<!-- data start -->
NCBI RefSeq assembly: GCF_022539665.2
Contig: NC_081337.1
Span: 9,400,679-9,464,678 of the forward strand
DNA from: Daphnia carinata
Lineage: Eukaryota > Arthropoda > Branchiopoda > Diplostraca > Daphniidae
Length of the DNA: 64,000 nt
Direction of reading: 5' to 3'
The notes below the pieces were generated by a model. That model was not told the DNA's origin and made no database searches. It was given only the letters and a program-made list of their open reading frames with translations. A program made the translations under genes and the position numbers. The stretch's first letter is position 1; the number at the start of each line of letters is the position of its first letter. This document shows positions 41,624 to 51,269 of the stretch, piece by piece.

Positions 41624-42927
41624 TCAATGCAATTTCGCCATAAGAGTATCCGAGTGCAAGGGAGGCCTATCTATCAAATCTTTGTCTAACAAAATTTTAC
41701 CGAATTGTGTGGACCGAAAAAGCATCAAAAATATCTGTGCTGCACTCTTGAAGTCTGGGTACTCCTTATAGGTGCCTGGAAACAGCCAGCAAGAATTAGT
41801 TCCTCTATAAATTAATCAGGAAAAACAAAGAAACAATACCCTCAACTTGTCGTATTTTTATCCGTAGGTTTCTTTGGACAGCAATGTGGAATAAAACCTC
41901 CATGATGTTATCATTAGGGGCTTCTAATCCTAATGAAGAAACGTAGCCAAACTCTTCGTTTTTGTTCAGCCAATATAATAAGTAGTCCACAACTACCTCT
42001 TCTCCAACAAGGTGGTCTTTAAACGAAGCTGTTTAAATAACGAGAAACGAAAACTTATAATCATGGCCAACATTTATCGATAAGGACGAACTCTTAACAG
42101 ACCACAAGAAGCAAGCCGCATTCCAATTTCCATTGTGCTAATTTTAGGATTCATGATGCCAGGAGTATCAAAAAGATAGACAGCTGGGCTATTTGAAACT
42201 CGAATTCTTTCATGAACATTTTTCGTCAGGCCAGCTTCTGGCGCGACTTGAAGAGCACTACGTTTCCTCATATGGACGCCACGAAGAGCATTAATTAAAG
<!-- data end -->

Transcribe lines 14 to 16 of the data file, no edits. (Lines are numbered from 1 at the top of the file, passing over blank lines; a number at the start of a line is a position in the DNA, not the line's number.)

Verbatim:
42001 TCTCCAACAAGGTGGTCTTTAAACGAAGCTGTTTAAATAACGAGAAACGAAAACTTATAATCATGGCCAACATTTATCGATAAGGACGAACTCTTAACAG
42101 ACCACAAGAAGCAAGCCGCATTCCAATTTCCATTGTGCTAATTTTAGGATTCATGATGCCAGGAGTATCAAAAAGATAGACAGCTGGGCTATTTGAAACT
42201 CGAATTCTTTCATGAACATTTTTCGTCAGGCCAGCTTCTGGCGCGACTTGAAGAGCACTACGTTTCCTCATATGGACGCCACGAAGAGCATTAATTAAAG